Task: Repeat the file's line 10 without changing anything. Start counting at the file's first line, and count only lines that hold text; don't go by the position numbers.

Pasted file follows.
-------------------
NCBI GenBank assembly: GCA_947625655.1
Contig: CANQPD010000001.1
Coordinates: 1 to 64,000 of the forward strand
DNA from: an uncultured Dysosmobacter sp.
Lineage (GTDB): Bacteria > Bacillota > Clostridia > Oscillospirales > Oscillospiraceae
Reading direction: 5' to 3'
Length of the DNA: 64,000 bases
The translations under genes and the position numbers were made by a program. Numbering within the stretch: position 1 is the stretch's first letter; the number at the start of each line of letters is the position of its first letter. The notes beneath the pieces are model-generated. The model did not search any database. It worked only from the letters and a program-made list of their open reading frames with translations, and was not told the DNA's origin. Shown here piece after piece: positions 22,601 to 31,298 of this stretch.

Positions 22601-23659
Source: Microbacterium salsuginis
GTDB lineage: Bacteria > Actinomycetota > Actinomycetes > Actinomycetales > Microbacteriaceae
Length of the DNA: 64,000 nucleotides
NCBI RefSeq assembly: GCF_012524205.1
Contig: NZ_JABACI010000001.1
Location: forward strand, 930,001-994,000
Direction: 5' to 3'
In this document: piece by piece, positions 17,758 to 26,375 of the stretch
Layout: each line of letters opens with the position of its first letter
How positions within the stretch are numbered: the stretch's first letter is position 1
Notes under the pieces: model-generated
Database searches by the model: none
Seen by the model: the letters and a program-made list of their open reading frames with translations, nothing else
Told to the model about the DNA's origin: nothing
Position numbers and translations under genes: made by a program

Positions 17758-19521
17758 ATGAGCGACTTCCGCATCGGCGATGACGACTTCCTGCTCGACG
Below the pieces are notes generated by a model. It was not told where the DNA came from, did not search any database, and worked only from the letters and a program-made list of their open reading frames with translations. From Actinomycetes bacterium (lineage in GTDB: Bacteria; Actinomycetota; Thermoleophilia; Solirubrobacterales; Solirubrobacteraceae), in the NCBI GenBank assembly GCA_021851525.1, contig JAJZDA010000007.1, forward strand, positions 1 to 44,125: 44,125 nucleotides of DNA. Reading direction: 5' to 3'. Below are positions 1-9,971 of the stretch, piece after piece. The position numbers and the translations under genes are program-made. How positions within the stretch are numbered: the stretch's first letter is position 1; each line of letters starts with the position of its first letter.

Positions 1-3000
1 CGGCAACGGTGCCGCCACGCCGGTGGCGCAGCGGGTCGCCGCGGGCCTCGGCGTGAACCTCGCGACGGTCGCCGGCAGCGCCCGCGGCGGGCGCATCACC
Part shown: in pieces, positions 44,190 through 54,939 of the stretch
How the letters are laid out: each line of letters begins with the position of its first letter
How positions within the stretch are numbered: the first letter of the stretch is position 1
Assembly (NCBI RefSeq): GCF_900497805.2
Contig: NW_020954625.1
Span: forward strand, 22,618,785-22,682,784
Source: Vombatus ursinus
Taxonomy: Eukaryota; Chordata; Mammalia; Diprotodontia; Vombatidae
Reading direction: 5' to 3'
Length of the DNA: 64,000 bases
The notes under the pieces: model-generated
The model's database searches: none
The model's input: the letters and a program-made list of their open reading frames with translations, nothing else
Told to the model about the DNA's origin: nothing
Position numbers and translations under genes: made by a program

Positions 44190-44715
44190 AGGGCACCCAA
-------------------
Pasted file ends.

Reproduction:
Source: Microbacterium salsuginis